• The taxable amount
  • The VAT amount
  • A unique certified software number


Following in the footsteps of Poland, Turkey, and Portugal, the Indian government has mandated QR codes on invoices provided to buyers. In India, the QR code is part of the JSON file once positively verified by the system.

  • The QR code consists of essential e-invoice details, such as: 
  • The GSTIN of the supplier
  • The GSTIN of the recipient
  • Invoice number
  • Date of generation
  • Invoice value (taxable value and gross tax)
  • The number of line items
  • HSN Code of the main item
  • Unique IRN (Invoice Reference Number/hash)
  • IRN Generation Date

Saudi Arabia

The Kingdom of Saudi Arabia has also decided to introduce QR codes. The solution is mandatory for simplified invoices (usually issued in a B2C relationship) and voluntary for tax invoices (used in a B2B relationship). E-invoicing solution providers are responsible for generating QR codes on e-documents. Scanning the simplified invoice code should display data such as the name and tax number of the vendor, total invoice value, and VAT value.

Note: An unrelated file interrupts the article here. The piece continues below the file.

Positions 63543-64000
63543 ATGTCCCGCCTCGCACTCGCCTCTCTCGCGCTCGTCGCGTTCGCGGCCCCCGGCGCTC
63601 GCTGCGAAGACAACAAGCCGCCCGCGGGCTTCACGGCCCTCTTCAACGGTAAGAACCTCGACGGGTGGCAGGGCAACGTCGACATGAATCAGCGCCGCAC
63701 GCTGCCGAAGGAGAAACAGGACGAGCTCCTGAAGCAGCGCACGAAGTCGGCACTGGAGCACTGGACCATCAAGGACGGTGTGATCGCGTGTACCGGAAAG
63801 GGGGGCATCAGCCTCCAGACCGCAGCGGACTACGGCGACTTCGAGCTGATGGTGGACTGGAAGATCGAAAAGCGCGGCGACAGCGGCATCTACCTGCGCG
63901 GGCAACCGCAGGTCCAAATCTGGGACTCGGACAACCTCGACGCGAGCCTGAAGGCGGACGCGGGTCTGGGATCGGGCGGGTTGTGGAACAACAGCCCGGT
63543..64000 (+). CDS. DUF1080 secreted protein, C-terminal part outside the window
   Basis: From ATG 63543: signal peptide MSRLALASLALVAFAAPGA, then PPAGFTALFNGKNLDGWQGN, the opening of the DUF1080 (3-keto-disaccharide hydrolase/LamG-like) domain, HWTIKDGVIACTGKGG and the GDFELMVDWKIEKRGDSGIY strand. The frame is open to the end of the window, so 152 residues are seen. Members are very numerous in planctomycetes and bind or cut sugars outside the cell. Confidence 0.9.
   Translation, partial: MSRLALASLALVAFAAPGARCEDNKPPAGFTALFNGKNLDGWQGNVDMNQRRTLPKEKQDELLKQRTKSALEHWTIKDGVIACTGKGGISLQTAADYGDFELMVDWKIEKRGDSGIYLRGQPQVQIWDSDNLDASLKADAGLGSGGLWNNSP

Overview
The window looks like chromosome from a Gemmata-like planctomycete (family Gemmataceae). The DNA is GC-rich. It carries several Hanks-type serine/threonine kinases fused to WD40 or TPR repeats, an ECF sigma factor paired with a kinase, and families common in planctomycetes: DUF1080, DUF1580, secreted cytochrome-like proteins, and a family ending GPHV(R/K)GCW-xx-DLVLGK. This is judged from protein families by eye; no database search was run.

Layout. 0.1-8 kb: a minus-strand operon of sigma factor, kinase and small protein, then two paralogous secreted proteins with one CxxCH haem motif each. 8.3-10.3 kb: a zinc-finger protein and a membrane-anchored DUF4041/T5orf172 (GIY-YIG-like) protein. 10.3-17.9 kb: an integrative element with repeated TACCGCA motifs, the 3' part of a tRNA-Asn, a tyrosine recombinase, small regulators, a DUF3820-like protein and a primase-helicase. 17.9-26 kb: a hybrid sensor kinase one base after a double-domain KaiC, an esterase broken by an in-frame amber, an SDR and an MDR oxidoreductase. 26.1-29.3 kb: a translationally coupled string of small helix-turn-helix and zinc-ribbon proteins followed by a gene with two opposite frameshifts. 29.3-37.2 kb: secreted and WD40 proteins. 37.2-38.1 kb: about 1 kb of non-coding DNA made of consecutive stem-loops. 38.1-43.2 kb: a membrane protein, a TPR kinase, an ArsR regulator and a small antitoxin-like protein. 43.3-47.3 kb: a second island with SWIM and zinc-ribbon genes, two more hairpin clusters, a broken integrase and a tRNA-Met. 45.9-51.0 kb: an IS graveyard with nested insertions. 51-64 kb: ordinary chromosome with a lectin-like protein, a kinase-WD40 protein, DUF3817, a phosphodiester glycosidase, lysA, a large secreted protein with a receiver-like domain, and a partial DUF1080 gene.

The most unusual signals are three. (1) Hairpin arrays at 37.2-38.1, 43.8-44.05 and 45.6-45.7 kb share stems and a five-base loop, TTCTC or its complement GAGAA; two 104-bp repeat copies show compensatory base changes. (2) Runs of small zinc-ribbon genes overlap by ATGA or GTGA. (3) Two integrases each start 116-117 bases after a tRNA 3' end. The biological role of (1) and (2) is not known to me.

In the Basque Country, part of Spain, businesses are required to send invoice data electronically to the Ticket BAI system. This data is sent to the relevant provincial council's tax authority in real-time. Simultaneously, the certified reporting system must generate an invoice for the end customer, including a QR code (QR TBAI). The QR code contains data such as the parties’ names, the invoice number, the date, itemized purchases, and descriptions – providing sufficient information for the end customer to verify the accuracy of the invoice.

Embracing the Evolution of E-invoice QR Codes

E-invoicing in many countries is constantly changing, and QR codes for invoices are also an element of these transformations. These seemingly simple images serve as a significant convenience for taxpayers, instilling confidence in tax authorities regarding the accuracy and control of invoice data in the business cycle.

The examples above represent only a small fraction of jurisdictions that have opted to implement QR codes. Even in countries where it is mandatory to include them on documents, diverse solutions exist regarding when the QR code should be placed, what data it should contain, and where it should be positioned.

Hence, tailored commercial solutions aligned with legal requirements prove invaluable, ensuring that entrepreneurs need not be burdened with additional legal concerns, allowing them to concentrate on running their businesses.

Comarch e-Invoicing

If you’re seeking an e-invoicing platform that streamlines invoice exchange while complying with legal requirements, explore Comarch e-Invoicing.

Conduct B2B and B2G operations, automatically validate and convert every sent and received invoice, and leverage technologically advanced functionalities for higher data quality and lower operational costs. Learn more about Comarch e-Invoicing on our website or schedule a meeting with experts – we’ll be more than happy to help you automate your invoicing processes.